It’s only in the last 6 months (and my little boy is almost 3) that I’ve been able to articulate how I felt/still feel in able to get support. There’s a bit in the TV series Humans when one of the characters stands in front of a mirror and screams silently, because she doesn’t want to be discovered – and I think that is a perfect picture of how it feels to struggle with any kind of post-natal mental health struggles.

And it would be easy to finish on a note of, “well if the professionals had done more early on then maybe my motherhood journey would have been different and a little bit easier.” And I do think there needs to be more debate about how maternal mental health is dealt with (Mummyshock should be available for all mothers for starters!!!) But I want to be more forward focused as well! For me personally as I prepare for number 2 I’m determined to be pro-active in building a support network for myself, which includes a pre-natal art therapy group I’m going to join in a few weeks and some counselling. We’ll see how it goes, and maybe I’ll share what that experience is like.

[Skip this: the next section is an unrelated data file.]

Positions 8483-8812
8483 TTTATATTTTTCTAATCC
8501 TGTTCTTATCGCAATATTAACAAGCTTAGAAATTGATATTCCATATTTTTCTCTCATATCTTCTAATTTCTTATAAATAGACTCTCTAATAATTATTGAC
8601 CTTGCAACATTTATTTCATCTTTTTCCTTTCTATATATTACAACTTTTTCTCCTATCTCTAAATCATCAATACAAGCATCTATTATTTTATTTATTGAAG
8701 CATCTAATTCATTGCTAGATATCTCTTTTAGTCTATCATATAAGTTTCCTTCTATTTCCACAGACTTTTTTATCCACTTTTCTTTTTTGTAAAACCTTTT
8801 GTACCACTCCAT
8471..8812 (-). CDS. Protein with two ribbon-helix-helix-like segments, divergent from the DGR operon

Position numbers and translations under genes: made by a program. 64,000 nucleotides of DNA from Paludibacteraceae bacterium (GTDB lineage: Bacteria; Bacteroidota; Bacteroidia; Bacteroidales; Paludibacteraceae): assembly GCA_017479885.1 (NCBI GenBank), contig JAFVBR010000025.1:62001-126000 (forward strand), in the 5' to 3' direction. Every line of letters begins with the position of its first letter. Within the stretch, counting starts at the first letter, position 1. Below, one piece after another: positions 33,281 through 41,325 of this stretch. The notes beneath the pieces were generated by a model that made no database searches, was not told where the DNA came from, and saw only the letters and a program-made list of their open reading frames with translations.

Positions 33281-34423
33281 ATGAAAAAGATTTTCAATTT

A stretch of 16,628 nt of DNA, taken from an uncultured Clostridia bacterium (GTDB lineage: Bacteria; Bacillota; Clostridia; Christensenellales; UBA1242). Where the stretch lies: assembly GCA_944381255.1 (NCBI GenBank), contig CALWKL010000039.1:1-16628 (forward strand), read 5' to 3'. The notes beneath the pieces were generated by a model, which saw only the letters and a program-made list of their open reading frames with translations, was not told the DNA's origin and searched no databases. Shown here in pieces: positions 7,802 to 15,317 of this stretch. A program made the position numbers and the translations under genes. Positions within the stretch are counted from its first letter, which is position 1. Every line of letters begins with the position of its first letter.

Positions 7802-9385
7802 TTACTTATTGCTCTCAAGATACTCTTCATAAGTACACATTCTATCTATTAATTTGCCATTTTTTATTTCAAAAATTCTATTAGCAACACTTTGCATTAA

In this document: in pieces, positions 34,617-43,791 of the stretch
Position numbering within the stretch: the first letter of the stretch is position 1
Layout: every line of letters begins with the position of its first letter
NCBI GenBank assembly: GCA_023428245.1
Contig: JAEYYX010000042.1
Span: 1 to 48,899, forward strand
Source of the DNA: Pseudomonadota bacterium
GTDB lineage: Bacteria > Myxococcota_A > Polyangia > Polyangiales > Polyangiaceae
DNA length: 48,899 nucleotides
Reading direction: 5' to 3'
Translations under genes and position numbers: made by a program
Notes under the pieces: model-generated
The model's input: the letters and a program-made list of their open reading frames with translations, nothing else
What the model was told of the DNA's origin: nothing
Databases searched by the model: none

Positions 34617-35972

So I think I want to finish on a note of encouragement, and encourage any mums that if you feel like your experience of labour has had a negative impact on your mental health then firstly you are not alone (even though it can feel very lonely) and secondly if you haven’t been offered support it doesn’t mean you don’t deserve or need it, and that sometimes as hard as it is we have to find the words to ask for it for ourselves.